Garrison Keillor announced on the Writer’s Almanac, that today is the birthday of Samuel Clemens, the beloved American author, better known as Mark Twain.
One might wonder how Twain has any relation to law. Surprisingly his personal history is peppered with encounters, most specifically related to copyright law. A few books in our collection allow us to explore Twain’s relationship to the law further.
Siva Vaidhyanathan in Copyrights and Copywrongs notes that Twain was a key player in the creation of copyright law throughout his career. Twain’s impetus to study copyright law occurred when he lost money from Canadian publishing pirates. Even more, to prohibit new publishers from using his pen name, after copyright expiration, Clemens attempted trademark of “Mark Twain.” You can find this book in the Cornell Library main collection: Z642 .V35 2001
Perhaps surprisingly, Michael E. Tigar actually cites Twain in Thinking about Terrorism to help define the parameters of terrorism today. You can find this book in the Cornell Library main collection: K5256 .T54 2007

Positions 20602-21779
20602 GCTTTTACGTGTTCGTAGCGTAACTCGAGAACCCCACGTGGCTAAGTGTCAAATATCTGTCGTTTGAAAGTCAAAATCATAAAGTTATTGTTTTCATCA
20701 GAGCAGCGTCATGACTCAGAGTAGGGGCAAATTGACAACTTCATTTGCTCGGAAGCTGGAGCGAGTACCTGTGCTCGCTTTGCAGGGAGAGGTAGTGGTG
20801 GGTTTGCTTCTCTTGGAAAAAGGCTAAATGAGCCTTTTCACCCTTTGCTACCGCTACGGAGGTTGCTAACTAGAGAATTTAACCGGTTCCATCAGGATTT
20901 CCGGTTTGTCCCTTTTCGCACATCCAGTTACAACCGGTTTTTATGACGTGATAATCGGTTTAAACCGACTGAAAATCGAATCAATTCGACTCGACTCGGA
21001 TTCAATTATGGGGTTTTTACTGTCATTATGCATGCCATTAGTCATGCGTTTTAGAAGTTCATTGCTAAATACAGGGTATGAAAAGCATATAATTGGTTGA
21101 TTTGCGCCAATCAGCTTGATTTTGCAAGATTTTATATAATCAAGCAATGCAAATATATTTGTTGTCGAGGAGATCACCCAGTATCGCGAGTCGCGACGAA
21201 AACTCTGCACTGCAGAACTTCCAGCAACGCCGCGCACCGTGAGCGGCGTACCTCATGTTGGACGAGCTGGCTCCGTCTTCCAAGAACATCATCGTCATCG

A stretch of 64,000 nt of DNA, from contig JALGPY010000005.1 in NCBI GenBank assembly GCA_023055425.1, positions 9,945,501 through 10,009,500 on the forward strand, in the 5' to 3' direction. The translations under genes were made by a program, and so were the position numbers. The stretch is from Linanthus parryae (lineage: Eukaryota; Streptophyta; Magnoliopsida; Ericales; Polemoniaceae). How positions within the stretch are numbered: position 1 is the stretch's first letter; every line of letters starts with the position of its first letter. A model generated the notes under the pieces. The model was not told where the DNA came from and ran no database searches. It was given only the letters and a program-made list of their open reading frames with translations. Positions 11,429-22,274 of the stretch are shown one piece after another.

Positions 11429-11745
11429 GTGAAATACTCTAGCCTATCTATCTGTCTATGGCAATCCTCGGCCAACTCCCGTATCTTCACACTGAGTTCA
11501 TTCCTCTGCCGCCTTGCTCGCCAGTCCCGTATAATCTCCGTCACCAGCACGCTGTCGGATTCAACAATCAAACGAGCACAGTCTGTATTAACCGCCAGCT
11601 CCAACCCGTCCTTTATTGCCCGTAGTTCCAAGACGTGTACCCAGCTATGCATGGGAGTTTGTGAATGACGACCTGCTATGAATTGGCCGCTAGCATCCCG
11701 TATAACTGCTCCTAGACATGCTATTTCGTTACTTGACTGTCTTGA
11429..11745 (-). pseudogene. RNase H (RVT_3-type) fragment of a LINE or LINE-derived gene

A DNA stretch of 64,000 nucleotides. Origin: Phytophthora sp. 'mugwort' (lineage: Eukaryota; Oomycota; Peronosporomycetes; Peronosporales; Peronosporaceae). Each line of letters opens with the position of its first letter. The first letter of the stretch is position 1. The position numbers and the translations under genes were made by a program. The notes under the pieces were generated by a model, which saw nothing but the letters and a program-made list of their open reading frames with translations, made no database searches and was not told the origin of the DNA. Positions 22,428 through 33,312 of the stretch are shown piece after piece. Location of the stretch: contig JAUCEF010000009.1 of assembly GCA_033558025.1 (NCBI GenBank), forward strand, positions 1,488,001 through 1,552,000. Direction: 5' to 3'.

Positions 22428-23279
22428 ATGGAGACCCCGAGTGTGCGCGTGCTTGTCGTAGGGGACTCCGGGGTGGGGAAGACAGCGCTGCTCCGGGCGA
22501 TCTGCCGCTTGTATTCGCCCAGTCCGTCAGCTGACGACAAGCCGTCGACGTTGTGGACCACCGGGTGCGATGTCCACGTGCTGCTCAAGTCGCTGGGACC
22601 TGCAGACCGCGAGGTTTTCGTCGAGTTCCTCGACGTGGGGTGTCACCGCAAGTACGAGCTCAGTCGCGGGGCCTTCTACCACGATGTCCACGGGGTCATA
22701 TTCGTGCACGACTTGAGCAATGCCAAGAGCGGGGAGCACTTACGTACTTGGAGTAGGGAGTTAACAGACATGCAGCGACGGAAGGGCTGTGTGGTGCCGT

Please browse Julien for more literature related to Twain and the law, including copyright; you can also find many of Twain’s classics in e-book form here.
HeinOnline, one of the library databases, offers a plethora of articles related to Twain and the law as well. Below are a few samples:
Mark Twain—Legal Reformer
3 Kan. City L. Rev. 107 (1934-1935)
Mark Twain and the Law
54 Fla. B.J. 595 (1980)
Mark Twain and the Copyright Dilemma
52 A.B.A. J. 56 (1966)
Below are a noteworthy copyright cases found on library databases.
Clemens v. Belford, 14 Fed. 728 (N.D. Ill 1883), and
Clemens v. Estes & Lauriat, 22 F. 899 (C.C.D. Mass 1885)
posted by CAY & HEC